Setting record straight on tribal casino safety

David Collins' March 26 column, "Good times for bad guys at Connecticut casinos" - regarding state police presence at the two casinos owned by Mohegan and Mashantucket tribal governments - was misleading and the record needs to be set straight.

Connecticut State Police continue to patrol the two casinos and adjacent hotels, parking lots and retail areas 24 hours a day. A commanding officer and troopers continue to be assigned to both the casinos

The longstanding "Casino Unit" has been disbanded in anticipation of the two tribal police departments obtaining full police powers, pursuant to a statute enacted by the General Assembly in 2013. The law requires the commissioner of the Department of Emergency Services and Public Protection, together with the Office of the Chief State's Attorney, to jointly enter into an agreement with each of the two tribal governments. Those negotiations have been underway and the final agreements are imminent.

In the meantime, there is full law enforcement coverage at the two casinos. They continue to process all arrests, including those initiated by the two tribal police departments. In the past, tribal police officers made arrests, wrote reports, and detained arrestees. State troopers then took custody of those arrestees and completed the final booking process for state courts. In the very near future tribal police officers will also handle that final step.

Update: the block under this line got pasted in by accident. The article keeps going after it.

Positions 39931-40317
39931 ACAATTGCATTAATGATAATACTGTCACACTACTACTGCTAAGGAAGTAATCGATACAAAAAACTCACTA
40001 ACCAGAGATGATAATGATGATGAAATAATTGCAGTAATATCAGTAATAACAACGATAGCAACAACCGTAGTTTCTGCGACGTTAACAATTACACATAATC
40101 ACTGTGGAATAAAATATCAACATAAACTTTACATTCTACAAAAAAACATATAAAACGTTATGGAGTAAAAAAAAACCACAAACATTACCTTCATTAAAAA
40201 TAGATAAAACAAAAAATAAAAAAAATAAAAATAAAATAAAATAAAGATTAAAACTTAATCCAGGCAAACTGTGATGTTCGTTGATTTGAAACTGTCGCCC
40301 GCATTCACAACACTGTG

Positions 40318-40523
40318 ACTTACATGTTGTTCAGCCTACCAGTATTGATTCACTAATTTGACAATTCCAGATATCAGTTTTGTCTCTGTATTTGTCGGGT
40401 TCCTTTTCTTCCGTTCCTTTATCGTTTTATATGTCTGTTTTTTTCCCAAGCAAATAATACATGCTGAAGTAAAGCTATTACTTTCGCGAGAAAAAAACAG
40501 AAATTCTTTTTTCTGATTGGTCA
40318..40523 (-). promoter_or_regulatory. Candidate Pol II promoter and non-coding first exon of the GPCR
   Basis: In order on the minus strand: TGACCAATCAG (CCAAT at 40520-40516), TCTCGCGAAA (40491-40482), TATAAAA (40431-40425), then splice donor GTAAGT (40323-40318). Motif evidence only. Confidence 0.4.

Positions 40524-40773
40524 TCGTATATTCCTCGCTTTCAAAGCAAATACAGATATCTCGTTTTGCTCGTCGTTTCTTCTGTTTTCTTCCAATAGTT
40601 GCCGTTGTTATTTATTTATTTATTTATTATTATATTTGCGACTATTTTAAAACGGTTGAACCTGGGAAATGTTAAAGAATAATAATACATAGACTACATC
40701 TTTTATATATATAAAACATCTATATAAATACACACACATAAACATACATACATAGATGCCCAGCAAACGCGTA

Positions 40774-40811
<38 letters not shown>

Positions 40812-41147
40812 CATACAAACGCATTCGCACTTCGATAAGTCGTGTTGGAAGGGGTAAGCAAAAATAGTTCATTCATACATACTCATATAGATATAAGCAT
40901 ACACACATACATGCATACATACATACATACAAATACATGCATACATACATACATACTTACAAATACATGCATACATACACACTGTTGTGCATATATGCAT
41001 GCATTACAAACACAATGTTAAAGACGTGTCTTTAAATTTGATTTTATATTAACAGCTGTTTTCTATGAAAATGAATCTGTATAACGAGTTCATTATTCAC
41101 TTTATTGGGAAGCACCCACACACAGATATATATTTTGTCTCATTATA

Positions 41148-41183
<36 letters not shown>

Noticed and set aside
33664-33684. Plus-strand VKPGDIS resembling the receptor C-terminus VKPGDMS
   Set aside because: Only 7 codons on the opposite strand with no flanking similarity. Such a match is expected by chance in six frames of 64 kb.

The vast majority of the arrests at the casinos involve misdemeanors like breach of peace, shoplifting and fighting. In 2012, there were only four arrests for violent felonies at Mohegan and three at Mashantucket.

Under the new agreements, state police will retain full jurisdiction over the two reservations, including all of the casino property. In fact, the new agreements will resolve issues that have created obstacles for Connecticut law enforcement officials and for their investigations in the past. Plus, each of the two tribal police departments has approximately 25 fully certified police officers. Virtually all of those officers are retired municipal and state police.

Over the last few years, we have made tremendous strides in promoting awareness of tribal sovereignty and, in the process, developed a strong relationship with the two tribal governments. The two impending agreements will further strengthen that relationship and will insure that the tribal police abide by all state laws and regulations governing police officers in Connecticut.

Bottom line - the casinos are safe, and the policies in place now are designed to keep them that way.

Mike Lawlor is under secretary for Criminal Justice Policy and Planning in Connecticut.

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